This is part three of my week long look at the "Greatest NBA Trios of All-time." Six trios have already been revealed, and today three more will join the list. If you’ve missed any of my countdown, you can go back and read them here:
Part 1: #10-8
Part 2: #7-5
Before we look at trios #4-3, here’s a recap of #10-5:
10. Paul Pierce, Garnett, Ray Allen (Boston Celtics)
9. Jerry West, Elgin Baylor, Wilt Chamberlain (LA Lakers)
8. LeBron James, Chris Bosh, Dwayne Wade (Miami Heat)
7. Michael Jordan, Scottie Pippen, Horace Grant (Chicago Bulls)
6. Bill Russell, John Havlicek, Sam Jones (Boston Celtics)
5. Tim Duncan, Tony Parker, Manu Ginobili (San Antonio Spurs)
4. Bill Russell, Bob Cousy, Tom Heinsohn (Boston Celtics)
April 30, 1956 not only changed the Boston Celtics franchise, but it also changed the NBA. The Celtics, owned the 13th pick that year were also able to acquire Tommy Heninsohn using their territorial pick. But coach Red Auerbach wanted a player who was big and physical on defense and could be an effective rebounder. San Francisco’s Bill Russell was just the player he was looking for. With the St. Louis Hawks drafting Russell with the second overall in pick, Auerbach made a trade that would down go as one of the biggest deals in sports history. The three future Hall of Famers guided the Celtics to their first NBA Finals championship in franchise history in their very first season as a trio in 1956-57. After losing in the Finals the following season, the big three helped the Celtics win five consecutive NBA titles, as Cousy retired following the 1962-63 season.* Aside from winning six titles in their seven seasons together, the most impressive static about this group was they all played crucial roles in different facets of the game. Russell averaged a double-double in both points and rebounds, including 23.1 rpg in that span. Cousy added 7.9 apg while Heinsohn averaged 19.6 ppg during their big three era.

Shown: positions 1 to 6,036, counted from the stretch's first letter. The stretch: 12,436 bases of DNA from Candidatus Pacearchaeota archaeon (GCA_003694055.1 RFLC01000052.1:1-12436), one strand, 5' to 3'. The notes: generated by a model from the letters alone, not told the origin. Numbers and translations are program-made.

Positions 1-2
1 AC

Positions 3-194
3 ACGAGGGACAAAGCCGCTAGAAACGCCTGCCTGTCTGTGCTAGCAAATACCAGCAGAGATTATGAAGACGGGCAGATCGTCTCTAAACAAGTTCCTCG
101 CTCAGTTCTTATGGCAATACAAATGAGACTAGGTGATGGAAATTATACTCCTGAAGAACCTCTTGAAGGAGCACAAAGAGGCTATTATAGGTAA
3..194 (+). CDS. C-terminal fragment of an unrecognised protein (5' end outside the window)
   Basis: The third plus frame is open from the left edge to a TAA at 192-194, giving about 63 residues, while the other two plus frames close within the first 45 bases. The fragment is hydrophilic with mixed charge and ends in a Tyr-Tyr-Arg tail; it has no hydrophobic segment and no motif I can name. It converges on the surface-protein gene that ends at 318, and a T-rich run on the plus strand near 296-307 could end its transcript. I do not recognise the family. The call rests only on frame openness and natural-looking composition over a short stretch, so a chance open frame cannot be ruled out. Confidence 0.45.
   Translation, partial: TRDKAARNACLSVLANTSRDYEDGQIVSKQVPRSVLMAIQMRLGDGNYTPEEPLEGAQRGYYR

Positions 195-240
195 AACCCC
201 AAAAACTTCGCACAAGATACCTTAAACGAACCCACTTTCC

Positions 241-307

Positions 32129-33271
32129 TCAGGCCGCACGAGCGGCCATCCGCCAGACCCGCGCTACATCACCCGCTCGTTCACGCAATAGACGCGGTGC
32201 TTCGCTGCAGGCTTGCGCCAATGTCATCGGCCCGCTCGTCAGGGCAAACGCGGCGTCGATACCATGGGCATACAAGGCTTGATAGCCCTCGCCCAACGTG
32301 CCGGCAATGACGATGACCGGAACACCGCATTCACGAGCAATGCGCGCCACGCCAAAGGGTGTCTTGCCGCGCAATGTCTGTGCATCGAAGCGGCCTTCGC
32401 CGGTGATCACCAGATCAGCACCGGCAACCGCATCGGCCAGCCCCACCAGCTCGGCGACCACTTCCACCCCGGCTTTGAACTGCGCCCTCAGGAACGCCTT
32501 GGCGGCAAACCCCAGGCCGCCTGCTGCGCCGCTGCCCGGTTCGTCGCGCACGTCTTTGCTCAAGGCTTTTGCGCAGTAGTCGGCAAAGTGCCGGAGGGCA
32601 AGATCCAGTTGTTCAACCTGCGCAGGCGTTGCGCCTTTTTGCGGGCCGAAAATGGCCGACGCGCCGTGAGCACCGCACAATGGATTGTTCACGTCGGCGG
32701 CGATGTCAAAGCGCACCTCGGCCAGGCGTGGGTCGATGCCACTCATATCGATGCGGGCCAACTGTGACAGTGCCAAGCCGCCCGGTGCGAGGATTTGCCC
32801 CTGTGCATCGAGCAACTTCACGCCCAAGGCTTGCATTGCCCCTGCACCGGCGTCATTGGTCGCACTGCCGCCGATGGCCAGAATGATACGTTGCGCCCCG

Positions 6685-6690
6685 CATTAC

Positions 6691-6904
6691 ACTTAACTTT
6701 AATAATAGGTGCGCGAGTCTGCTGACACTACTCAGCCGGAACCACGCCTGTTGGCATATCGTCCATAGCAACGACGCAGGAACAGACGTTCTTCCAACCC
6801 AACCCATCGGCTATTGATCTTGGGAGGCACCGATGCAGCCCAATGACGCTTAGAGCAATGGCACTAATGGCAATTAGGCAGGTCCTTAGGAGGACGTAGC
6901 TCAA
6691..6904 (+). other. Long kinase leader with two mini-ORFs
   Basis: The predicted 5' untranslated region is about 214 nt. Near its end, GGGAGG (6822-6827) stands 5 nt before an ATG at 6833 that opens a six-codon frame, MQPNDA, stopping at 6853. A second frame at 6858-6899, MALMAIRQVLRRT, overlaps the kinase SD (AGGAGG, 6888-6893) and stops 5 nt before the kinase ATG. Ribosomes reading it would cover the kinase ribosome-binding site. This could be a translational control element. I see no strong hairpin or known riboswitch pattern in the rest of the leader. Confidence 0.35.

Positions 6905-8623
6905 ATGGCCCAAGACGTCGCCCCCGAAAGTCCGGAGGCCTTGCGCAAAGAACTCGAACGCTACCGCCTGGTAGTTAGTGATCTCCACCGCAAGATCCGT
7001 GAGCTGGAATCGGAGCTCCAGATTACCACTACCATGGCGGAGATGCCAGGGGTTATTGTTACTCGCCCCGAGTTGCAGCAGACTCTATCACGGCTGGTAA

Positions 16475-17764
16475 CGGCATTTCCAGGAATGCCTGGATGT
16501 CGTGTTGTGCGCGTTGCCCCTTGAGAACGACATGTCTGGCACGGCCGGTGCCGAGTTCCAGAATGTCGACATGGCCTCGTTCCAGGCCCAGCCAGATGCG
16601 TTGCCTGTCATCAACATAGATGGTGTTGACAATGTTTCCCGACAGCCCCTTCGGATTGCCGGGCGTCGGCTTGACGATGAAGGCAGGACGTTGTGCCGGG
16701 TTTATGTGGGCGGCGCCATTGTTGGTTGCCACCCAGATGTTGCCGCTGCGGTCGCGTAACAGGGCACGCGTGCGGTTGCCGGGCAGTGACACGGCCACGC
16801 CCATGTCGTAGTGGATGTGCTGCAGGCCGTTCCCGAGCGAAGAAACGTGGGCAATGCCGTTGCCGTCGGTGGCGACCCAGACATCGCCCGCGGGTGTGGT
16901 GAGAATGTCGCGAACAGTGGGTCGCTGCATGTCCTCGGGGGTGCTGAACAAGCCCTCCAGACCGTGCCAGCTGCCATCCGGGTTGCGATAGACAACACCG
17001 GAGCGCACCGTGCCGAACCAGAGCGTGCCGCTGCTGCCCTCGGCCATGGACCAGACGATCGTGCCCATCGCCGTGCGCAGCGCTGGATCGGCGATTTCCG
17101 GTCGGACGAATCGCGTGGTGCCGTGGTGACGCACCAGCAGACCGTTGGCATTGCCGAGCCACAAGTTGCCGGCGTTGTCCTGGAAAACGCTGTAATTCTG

*Cousy returned to the NBA in 1969, appearing in seven games for Cincinnati Royals.
3. Michael Jordan, Scottie Pippen, Dennis Rodman (Chicago Bulls)
When Michael Jordan returned to the Bulls at the end of the 1995 season, their was no question the Bulls were back on the map. But to win three consecutive titles, again, it would require a new and improved big three. With Scottie Pippen still in Chicago, the Bulls brought in Dennis Rodman, a defensive menace and at the time, the four-time defending NBA rebounding champion. The trio not only left Jordan and Pippen with six championships apiece, but it left a lasting legacy in regards to one of the best big threes in NBA history. In their three seasons as a trio, the Bulls went 203-43, which included two 60 plus win seasons and an NBA record 72 win season in 1995-96. Jordan won two MVP awards and was also named First Team All-Defense each season. Pippen received three straight First Team All-Defense honors while Rodman was crowned NBA rebounding champion three straight seasons.
Following the 1997-98 season, Jordan retired for his second time, Pippen was traded to the Houston Rockets and Rodman was released. Since the big three in Chicago split 16-years ago, the Bulls have only reached one Conference Finals (2008) and have not returned to the NBA Finals.
Monday I'll unveil the top two greatest NBA trios of all-time. Don't agree with the rankings so far? Leave a comment below with your list.
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